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Some Thoughts on Dealing with Difficult People

Difficult people…we probably have all dealt with difficult people in our lives. It isn’t easy or we won’t call them “difficult” people. There is no one single way to deal with all difficult people. It takes patience. It takes understanding. It also means understanding ourselves.

Ourselves? It’s the other person who is the difficult one, isn’t it? Maybe much of the blame on is on them but if we hope to make things better, we do well to admit our own shortcomings. After all, what does Jesus have to say about judging others in their sin?

“Stop judging, that you may not be judged. For as you judge, so will you be judged, and the measure with which you measure will be measured out to you. Why do you notice the splinter in your brother’s eye, but do not perceive the wooden beam in your own eye? How can you say to your brother, ‘Let me remove that splinter from your eye,’ while the wooden beam is in your eye? You hypocrite, remove the wooden beam from your eye first; then you will see clearly to remove the splinter from your brother’s eye” (Matthew 7:1-5).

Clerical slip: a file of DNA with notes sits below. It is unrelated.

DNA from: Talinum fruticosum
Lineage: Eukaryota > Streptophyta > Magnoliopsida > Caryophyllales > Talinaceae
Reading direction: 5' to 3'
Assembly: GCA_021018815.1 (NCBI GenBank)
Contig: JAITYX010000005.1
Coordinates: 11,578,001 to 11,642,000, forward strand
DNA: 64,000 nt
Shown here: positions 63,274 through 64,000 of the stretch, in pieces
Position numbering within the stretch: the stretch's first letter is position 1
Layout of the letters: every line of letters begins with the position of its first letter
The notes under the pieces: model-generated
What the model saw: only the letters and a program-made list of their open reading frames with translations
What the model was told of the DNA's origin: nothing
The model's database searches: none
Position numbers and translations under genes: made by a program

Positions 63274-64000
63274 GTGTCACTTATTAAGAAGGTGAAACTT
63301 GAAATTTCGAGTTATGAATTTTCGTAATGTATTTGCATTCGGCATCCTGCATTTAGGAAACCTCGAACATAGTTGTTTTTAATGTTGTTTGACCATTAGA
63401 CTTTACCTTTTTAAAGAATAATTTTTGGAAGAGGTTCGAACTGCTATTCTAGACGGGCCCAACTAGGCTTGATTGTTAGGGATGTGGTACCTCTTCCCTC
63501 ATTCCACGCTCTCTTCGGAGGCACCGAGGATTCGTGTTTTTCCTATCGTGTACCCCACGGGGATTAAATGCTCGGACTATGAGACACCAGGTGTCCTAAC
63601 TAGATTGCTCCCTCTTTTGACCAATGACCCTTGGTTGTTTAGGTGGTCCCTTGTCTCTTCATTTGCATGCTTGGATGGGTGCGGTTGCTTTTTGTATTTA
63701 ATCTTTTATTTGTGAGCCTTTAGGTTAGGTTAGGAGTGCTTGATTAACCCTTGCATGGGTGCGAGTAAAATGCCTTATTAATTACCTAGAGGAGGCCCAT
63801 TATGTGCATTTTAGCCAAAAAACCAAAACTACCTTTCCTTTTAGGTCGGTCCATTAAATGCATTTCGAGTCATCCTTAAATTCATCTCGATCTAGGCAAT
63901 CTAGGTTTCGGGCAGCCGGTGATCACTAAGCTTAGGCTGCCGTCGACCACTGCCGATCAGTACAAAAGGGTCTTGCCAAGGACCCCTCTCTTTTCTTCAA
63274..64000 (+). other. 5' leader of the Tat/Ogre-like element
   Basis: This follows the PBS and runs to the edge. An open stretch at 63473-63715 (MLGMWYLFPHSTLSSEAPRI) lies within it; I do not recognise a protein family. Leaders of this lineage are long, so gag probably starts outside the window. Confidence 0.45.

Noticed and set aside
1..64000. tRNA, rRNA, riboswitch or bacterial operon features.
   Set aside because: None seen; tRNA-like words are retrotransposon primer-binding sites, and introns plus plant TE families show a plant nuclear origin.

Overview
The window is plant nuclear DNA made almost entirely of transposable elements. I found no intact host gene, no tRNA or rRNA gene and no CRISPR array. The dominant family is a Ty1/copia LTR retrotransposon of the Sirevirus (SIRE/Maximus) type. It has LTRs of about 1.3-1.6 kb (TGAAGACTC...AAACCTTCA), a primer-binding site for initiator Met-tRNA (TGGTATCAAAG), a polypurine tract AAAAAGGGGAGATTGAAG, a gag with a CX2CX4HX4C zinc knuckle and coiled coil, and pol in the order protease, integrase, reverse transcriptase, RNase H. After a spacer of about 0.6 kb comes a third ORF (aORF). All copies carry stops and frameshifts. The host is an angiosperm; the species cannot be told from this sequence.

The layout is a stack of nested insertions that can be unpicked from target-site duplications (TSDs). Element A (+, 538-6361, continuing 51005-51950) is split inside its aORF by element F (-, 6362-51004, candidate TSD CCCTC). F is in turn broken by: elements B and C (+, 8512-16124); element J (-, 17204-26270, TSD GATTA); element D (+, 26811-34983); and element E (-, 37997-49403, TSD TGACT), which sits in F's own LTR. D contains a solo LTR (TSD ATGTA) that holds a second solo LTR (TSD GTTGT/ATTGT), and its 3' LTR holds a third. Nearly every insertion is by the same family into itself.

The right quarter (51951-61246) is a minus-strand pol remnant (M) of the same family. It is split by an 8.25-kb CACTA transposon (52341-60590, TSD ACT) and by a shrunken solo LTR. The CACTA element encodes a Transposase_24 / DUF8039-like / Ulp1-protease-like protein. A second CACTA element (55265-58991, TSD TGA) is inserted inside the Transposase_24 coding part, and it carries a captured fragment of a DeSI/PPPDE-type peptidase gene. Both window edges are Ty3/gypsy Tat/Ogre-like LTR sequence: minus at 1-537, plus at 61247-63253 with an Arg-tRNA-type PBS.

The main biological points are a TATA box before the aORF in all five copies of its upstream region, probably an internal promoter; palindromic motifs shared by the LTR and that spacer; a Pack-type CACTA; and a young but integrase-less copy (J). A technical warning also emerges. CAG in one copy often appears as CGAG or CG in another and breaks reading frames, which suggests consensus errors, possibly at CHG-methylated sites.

In examining myself, some things about me that might be a challenge for others include that I tend to set the bar high, meaning I have high expectations. I definitely expect a lot of myself. The good news for people I work with is that I recognize this and, while I expect them to do a good job, I recognize that they have other things going on in their lives. For me, my ministry as a priest is at the core of what I do. I do visit my dad and help him out but I don’t have the family responsibilities of others. Others need to fulfill what is expected of them but it needs to be reasonable and clear.

I also recognize the importance of prayer in working with others. What do I pray for? At the heart of my prayer is not that others do what I want. No, I pray that they, as well as me, do God’s Will. This is the way that Jesus taught us to pray in the Lord’s Prayer, “thy will be done.” It is the way that Jesus himself prayed in the garden when He was about to be arrested, “Take this cup away from me, but not what I will but what you will” (Mark 14:36).

Remember, Jesus knows what it is like to deal with difficult people. He dealt with people who were stuck in their own expectations and refused to see him for who He really is, the Messiah, because He did not meet their expectations of the messiah. Did Jesus give up on them? No, He died for them just as He died for us. Even on the Cross, Jesus said, “Father, forgive them, they know not what they do” (Luke 23:34). When we are dealing with difficult people, we must be open to forgiveness, remembering how Jesus said to pray in the Lord’s Prayer, “Forgive us our trespasses, as we forgive those who trespass against us.”

So, what are some characteristics in people that I find difficult to deal with? I find it difficult to deal with people who are late, those who don’t seem to really listen, lack of follow-through, poor communication, or don’t seek to grow.